Author(s): Suzuki N, Yoneda M, Haruna K, Masuo Y, Nishihara T,
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Abstract OBJECTIVES: This study evaluated the effects of a surface pre-reacted glass-ionomer (S-PRG) eluate on oral microbiota and dental biofilms in vitro, and on oral malodor and tongue bacterial loads clinically. STUDY DESIGN: The effect of S-PRG eluate on the growth and survival of salivary bacteria was examined under both aerobic and anaerobic conditions; its ability to inhibit new biofilm formation and disrupt mature biofilms was also evaluated. The concentration of volatile sulfur compounds (VSCs) was measured using a portable sulfide monitor before and after rinsing with S-PRG eluate or distilled water. The number of bacteria on the tongue surface was calculated using a portable bacterial counter before and after tongue scraping with S-PRG eluate or distilled water. RESULTS: No zone of inhibition was seen for S-PRG eluate against salivary microbiota under either aerobic or anaerobic conditions; however, treatment with ≥20\% S-PRG eluate was sufficient to suppress biofilm formation relative to untreated controls. Mature biofilms were significantly disrupted following treatment with ≥60\% S-PRG eluate relative to controls. Rinsing with S-PRG eluate significantly reduced the level of VSCs relative to baseline; this effect was not seen with distilled water alone. Waste fluids collected after oral rinsing with S-PRG eluate contained more bacteria than rinsing with distilled water alone. Finally, tongue scraping using S-PRG eluate was shown to significantly reduce the number of bacteria on the tongue surface. CONCLUSIONS: S-PRG eluate inhibits biofilm formation and disrupts mature biofilms, although its antibacterial activity is limited. Oral rinsing and tongue cleaning with S-PRG eluate may reduce oral malodor by effectively removing oral bacteria from the oral cavity. Copyright © 2014 Elsevier Ltd. All rights reserved.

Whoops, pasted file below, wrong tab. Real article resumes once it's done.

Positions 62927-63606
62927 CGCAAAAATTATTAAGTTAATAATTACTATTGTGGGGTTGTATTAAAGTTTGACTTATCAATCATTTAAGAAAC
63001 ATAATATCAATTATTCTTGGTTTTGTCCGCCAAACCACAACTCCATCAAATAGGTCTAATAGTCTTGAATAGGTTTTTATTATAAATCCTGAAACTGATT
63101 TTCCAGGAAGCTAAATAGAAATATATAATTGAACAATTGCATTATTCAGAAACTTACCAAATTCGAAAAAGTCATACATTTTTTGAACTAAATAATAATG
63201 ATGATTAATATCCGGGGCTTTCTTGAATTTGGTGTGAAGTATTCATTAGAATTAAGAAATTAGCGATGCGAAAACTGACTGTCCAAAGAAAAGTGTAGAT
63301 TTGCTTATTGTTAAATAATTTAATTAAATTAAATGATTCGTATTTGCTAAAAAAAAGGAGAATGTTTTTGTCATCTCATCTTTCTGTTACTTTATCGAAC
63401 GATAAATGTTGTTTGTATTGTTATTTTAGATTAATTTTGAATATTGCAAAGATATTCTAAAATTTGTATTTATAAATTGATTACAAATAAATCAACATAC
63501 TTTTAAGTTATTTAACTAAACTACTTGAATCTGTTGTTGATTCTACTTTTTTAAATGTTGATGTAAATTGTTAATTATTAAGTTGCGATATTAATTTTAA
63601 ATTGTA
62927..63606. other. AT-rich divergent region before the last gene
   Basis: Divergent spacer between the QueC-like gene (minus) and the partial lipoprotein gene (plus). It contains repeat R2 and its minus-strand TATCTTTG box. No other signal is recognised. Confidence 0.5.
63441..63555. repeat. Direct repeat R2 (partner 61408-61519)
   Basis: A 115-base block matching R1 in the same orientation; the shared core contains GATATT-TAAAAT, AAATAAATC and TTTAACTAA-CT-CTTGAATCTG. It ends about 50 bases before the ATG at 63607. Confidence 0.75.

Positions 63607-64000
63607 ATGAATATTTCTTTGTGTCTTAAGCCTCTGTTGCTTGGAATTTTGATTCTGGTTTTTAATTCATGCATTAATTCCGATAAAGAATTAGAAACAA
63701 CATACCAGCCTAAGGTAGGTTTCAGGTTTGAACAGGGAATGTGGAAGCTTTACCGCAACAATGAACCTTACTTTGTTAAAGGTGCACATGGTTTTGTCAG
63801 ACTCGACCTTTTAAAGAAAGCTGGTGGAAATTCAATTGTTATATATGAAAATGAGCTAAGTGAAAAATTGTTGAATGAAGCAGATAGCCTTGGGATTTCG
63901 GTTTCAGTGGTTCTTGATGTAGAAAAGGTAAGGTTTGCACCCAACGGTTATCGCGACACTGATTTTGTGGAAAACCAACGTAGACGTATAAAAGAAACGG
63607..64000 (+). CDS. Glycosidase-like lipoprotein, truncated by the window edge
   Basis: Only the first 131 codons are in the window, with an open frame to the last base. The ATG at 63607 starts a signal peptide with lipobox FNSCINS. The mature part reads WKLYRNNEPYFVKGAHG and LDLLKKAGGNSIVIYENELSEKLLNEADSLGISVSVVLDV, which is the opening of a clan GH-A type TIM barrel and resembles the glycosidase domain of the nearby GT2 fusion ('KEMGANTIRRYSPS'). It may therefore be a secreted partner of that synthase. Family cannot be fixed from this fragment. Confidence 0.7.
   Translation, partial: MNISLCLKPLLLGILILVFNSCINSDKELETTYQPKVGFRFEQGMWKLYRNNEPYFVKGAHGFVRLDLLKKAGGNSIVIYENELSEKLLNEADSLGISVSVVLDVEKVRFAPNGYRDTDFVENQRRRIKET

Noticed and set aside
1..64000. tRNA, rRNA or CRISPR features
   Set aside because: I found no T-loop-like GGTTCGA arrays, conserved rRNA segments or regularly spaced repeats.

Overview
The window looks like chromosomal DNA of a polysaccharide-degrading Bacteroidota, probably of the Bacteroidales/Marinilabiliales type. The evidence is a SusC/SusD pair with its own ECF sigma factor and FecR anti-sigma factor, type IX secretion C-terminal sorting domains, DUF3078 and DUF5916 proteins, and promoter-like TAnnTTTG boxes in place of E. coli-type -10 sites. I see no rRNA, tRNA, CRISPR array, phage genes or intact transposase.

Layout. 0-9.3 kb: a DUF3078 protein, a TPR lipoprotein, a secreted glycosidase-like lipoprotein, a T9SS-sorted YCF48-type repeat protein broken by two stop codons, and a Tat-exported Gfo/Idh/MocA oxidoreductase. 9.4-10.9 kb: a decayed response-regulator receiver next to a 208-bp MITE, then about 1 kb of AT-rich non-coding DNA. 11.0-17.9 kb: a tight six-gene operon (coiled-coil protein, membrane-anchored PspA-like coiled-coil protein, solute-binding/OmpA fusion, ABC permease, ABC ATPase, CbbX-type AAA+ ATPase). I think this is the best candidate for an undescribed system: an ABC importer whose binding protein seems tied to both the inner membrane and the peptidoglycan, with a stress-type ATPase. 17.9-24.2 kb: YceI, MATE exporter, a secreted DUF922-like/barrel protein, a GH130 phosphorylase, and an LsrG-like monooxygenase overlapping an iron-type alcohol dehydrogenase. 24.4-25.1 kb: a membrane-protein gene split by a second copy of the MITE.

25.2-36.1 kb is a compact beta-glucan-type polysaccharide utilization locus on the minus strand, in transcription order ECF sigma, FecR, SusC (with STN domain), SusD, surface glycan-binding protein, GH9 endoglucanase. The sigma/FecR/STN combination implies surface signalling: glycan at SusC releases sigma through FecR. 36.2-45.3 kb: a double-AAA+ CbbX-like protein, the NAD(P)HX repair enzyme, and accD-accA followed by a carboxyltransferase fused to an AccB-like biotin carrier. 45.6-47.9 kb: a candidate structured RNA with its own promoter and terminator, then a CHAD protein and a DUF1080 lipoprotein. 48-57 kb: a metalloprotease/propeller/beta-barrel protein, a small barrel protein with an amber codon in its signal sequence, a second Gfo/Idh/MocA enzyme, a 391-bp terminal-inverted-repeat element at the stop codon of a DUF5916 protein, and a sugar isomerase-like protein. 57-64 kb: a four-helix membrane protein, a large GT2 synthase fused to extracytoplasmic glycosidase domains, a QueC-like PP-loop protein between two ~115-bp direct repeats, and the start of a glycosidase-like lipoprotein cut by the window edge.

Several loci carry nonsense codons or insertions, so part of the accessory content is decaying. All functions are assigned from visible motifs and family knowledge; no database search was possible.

This article was published in Arch Oral Biol
and referenced in Pharmaceutica Analytica Acta